Muqtada al-Sadr calls for end to fighting

Sunday, March 30, 2008

Prominent Iraqi Shi'a cleric Muqtada al-Sadr has told followers, the Mahdi Army militia, to stop fighting Iraqi and coalition forces and to cooperate with them.

This comes after six days of fierce fighting in Iraq's southern city of Basra, Baghdad and other Shi'a areas that has left over 240 to 250 dead.

The statement and offer came from al-Sadr's headquarters in Najaf. In the statement Sadr said, "Because of the religious responsibility, and to stop Iraqi blood being shed, and to maintain the unity of Iraq and to put an end to this sedition that the occupiers and their followers want to spread among the Iraqi people, we call for an end to armed appearances in Basra and all other provinces."

Sadr also condemned further attacks against the Iraqi government stating, "We announce our disavowal from anyone who carries weapons and targets government institutions, charities and political party offices."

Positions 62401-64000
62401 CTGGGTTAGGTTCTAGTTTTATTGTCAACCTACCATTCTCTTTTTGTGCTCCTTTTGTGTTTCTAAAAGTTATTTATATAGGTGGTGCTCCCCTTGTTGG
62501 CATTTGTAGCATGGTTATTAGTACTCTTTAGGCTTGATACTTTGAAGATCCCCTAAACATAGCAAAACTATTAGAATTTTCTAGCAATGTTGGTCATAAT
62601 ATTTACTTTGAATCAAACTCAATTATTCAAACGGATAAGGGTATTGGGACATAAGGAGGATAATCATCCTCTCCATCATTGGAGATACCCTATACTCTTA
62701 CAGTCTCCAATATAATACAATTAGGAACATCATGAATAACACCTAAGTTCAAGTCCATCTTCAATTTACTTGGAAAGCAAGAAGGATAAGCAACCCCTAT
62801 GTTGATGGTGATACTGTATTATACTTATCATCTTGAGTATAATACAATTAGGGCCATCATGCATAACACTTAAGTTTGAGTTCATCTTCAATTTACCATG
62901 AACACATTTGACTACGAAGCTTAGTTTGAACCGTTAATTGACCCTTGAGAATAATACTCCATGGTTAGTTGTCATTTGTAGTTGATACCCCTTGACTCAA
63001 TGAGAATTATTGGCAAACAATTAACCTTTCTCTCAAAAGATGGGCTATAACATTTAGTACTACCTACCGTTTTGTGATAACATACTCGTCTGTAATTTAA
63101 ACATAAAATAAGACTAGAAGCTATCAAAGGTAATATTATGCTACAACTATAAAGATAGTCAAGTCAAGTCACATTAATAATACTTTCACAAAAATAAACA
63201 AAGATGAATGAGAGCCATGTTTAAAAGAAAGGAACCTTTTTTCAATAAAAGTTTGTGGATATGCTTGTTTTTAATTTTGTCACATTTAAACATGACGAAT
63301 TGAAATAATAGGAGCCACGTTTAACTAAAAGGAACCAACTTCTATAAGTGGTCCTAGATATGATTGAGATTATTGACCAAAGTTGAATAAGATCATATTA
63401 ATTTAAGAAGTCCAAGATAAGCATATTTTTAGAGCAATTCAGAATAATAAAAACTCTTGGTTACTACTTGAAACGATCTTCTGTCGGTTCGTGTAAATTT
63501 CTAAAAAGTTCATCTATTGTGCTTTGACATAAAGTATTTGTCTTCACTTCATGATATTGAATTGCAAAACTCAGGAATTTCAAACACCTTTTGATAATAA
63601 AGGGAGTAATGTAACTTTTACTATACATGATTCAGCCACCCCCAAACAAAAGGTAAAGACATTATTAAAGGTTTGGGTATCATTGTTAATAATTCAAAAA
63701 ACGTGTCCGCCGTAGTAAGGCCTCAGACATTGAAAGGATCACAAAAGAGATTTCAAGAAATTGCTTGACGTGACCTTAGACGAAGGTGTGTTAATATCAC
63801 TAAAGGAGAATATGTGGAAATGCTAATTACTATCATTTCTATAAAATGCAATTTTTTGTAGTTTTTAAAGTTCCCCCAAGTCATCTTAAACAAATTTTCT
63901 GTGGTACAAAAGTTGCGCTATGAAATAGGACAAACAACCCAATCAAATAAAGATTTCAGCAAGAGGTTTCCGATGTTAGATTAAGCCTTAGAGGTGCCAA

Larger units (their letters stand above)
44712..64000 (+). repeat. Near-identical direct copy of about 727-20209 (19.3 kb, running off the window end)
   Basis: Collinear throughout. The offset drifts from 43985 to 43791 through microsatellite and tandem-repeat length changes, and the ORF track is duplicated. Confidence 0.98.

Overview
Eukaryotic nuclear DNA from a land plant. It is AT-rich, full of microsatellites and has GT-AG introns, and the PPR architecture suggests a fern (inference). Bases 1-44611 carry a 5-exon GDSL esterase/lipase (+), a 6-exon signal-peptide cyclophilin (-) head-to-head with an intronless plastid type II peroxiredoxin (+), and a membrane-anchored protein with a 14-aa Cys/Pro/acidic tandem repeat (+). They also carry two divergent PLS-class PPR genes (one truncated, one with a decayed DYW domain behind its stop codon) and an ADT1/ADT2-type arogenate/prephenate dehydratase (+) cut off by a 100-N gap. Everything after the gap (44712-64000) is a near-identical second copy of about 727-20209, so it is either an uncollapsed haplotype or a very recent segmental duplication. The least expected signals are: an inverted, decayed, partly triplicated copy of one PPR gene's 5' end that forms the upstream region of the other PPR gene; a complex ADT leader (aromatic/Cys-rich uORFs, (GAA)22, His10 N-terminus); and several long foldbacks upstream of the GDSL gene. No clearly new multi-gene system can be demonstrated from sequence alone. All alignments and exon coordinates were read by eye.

However, al-Sadr also called on the government to offer general amnesty, release detainees and stop what he believes are illegal raids.

An Iraqi government spokesman, Ali al-Dabbagh, welcomed the statement as "positive and responsive." The Madhi Army had been negotiating since Saturday night with the Iraqi government. Ali al-Dabbagh said, "As the government of Iraq we welcome this statement. We believe this will support the government of Iraq's efforts to impose security."

American forces targeted the Baghdad neighborhood of Sadr City with air strikes that killed 9 people and wounded 14. Another airstrike was launched at the northern Baghdad neighborhood of al-Zuhor, which killed 6 people and wounded 14. The American military said they killed 11 militants in those areas.